What emerged from the wreckage was the emergence of exhibitions then photobooks during the 1980s as the pre-eminent vehicle for a documentary photographer. These forms offered an alternate model for formal experimentation, narrative sequencing, the rhetoric of the photo, the poetics of form and public discourse than the mass media magazines and newspapers.
The original template is Walker Evans’s American Photographs, published by the Museum of Modern Art in 1938, then Robert Frank’s The Americans in 1958. More recent examples include Michael Schmidt’s Waffenruhe, in 1987, Chris Killip’s, In Flagrante, 1988, and Paul Graham’s New Europe, 1993 which interrogated the gap between the reified public image of national identity, the messy inheritance of history and the lived daily experience of ordinary lives in western liberal democracies.
What these text suggest is that, since the older models of traditional documentary form were no longer suited to an digital cultural environment in which that genre was being debased and marginalised, so new formal inventions were necessary. One way to do this is to avoid the stance of ‘meaning always arrived,’ guaranteed by the transparency of rhetoric and the finality of photographic truth. We need to make the shift to a more open ended approach through the sequencing of images to allow a greater layering of meaning thereby offering more interpretative possibilities of the work for the viewer.
This is the pathway opened by Walker Evans’ American Photographs: a sophisticated layering of meaning, both within individual images and more crucially across the progression of a photographic sequence, that enables his work to be more open, ambiguous, and thus demanding that the images be read. This text insists on the fragmentary qualities of photographic images, and it is this tendency, and the narrative strengths of which it is capable, that allow us to avoid the debilitated documentary practice of the untarnished reality of images.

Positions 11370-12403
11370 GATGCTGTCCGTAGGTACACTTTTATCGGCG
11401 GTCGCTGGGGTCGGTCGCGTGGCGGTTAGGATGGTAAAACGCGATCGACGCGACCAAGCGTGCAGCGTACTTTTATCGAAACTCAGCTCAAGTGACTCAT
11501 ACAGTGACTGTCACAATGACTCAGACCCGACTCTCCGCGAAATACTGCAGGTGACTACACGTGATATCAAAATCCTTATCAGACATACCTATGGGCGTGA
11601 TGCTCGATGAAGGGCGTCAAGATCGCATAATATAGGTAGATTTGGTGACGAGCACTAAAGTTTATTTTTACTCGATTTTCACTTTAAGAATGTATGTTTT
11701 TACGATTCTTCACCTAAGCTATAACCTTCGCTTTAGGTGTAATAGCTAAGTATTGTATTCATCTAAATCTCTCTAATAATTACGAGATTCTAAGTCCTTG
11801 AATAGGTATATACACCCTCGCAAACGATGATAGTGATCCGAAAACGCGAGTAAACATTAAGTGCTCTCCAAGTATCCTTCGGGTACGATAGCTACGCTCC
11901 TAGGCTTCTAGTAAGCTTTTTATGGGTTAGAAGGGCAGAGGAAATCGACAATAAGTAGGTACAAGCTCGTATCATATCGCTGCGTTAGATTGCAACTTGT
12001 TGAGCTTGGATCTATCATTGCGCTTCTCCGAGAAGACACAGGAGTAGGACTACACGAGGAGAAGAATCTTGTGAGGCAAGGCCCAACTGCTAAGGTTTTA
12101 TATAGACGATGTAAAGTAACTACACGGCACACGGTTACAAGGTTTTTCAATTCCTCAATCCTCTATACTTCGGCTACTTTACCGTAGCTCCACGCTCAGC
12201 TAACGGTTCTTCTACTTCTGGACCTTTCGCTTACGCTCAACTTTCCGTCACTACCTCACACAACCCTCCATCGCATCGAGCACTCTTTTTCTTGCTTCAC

Surprisingly, people are supportive of, and interested in, the Mallee project when it’s mentioned or when they come across a reference to it. The Mallee, it would seem, has a special place in people’s hearts in Australia. I don’t why. I thought that it –including the open Wimmera plains and broad-acre and dryland farming —was a neglected and forgotten part of Australian history. It’s only an irrigation system of farming based on cheap water and more intensive dairy that resonates today.
The pioneer myth says that native timbers were cleared to provide broad-acre crop land, settlers experimented with labour-saving machinery, they developed methods of managing their soils, and they grazed livestock on native pasture. This was a significant achievement in conquering an inhospitable nature.It ignores the land and environmental degradation that resulted.